• Baroness Orczy, the Hungarian woman author who gave us The Scarlet Pimpernel also wrote a series about a lady journalist in London named Polly Burton (The Old Man in the Corner stories)
  • R. Austin Freeman’s Edwardian Doctor Thorndyke forensic investigation stories appeared in several volumes
  • William Hope Hodgson wrote a series of stories about a ghost investigator named Carnacki
  • Ernest Bramah, a tea merchant, gave us a blind detective named Max Carrados, who was actually able to read newspapers by feeling the ink on the newsprint

My favorites from the above list are Bramah and Morrison, with Orczy and Freeman not far behind. Unfortunately, most of their books are devilishly hard to find.

 

Repeat Performances

I Frequently Re-Read Books That Have Impressed Me

This year I have re-read ten books since the start of 2019, such as Joseph Conrad’s Lord Jim. It has been eleven years since I have read any Conrad, back when I had finally finished Under Western Eyes, which I had started back in college. The main reason I ever re-read a book is to see whether I have somehow changed in the intervening years. Very occasionally, I forget that I have read a particular work in the past and go through it a second time, not realizing my mistake until I check my reading log. Below is a list of 2019 re-reads:

  • Joseph Conrad: Lord Jim
  • Laurence Sterne: The Life and Opinions of Tristram Shandy, Gentleman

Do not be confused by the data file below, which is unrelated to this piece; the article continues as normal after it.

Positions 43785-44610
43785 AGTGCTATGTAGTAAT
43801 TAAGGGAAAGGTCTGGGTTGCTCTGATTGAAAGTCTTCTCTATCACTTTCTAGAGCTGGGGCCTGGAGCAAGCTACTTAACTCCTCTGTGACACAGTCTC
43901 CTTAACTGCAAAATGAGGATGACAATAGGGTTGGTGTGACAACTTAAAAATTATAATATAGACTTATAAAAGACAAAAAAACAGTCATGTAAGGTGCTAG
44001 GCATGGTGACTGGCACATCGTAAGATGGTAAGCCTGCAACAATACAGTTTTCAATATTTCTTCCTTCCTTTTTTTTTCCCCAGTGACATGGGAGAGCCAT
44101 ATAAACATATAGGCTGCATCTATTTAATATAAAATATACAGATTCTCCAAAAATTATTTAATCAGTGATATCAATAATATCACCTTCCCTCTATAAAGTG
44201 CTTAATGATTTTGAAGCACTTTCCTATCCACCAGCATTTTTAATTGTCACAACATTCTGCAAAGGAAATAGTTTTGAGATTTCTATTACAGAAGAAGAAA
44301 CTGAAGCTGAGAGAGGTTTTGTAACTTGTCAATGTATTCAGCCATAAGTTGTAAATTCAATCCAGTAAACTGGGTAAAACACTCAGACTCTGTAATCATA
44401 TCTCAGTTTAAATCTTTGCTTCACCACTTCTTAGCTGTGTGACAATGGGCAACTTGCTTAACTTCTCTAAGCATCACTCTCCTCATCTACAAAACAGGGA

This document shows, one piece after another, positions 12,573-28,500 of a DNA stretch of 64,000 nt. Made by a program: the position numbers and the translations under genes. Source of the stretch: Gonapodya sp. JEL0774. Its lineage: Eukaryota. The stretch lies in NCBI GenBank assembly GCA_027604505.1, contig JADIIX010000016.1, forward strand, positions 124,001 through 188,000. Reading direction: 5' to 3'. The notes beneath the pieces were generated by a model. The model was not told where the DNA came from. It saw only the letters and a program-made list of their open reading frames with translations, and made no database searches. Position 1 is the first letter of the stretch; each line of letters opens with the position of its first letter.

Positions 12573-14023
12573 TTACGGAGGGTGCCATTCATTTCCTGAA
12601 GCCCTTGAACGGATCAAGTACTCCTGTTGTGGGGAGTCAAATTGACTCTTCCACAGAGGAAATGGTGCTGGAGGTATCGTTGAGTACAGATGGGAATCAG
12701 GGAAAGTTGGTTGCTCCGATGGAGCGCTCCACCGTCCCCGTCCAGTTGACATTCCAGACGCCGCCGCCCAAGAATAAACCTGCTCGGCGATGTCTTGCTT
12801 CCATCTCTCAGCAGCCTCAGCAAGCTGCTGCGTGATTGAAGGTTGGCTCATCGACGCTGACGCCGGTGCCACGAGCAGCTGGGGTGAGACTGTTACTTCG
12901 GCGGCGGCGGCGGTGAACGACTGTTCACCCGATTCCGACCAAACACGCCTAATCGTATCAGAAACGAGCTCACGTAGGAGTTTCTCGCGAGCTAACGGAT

• Sean O’Casey: Juno and the Paycock
  • Virginia Woolf: Monday or Tuesday, Eight Stories. I re-read this one by accident.
  • John Lloyd Stephens: Incidents of Travel in Central America, Chiapas and Yucatán and Incidents of Travel in Yucatán. I will probably re-read a number of other books about Mexico in the next few months, most of which I have not touched for over 30 years.
  • William Shakespeare: Hamlet. Multiple re-reads.
  • G. K. Chesterton: Robert Louis Stevenson and The Poet and the Lunatics. I frequently re-read Chesterton for sheer enjoyment.
  • J. E. Neale: Queen Elizabeth I

A Joy to Read Any Number of Times

As my Yucatán vacation draws close, I will probably re-read Fanny Calderón de la Barca’s Life in Mexico; Charles Macomb Flandrau’s Viva Mexico!; and Malcolm Lowry’s Under the Volcano and a few other books.

 

Cogitus Interruptus

Sir Joshua Reynolds’s Portrait of Laurence Sterne

He was a Yorkshire Anglican clergyman who just happened to write one of the five greatest novels ever written, Laurence Sterne (1713-1768) gave us The Life and Opinions of Tristram Shandy, Gentlemen (1759-1761), a book that can be read and re-read with pleasure over an entire lifetime. It was in the mid 1960s that I first encountered it in Chauncey C. Loomis’s class on “The Eighteenth Century English Novel.” Loomis was my favorite professor of English, which happened to be my major at Dartmouth. I am still re-living that class and re-reading the books that he assigned. That makes his class one of the best I ever took.

Tristram Shandy revolves around four plot points that would seem to be pretty thin. All the plot points involve either interruptions or “abridgments” of various sorts:

  1. Just as Mr Shandy and his wife are approaching orgasm, the latter asks her husband if he has rewound their clock.
  2. When Tristram is being born, the forceps of Dr Slop, who presides at the birth, crush the little lad’s nose.
  3. As a result of a miscommunication with one of the servants, the new baby is christened Tristram instead of Trismegistus.
  4. Tristram is accidentally circumcised when a window crashes down upon his foreskin.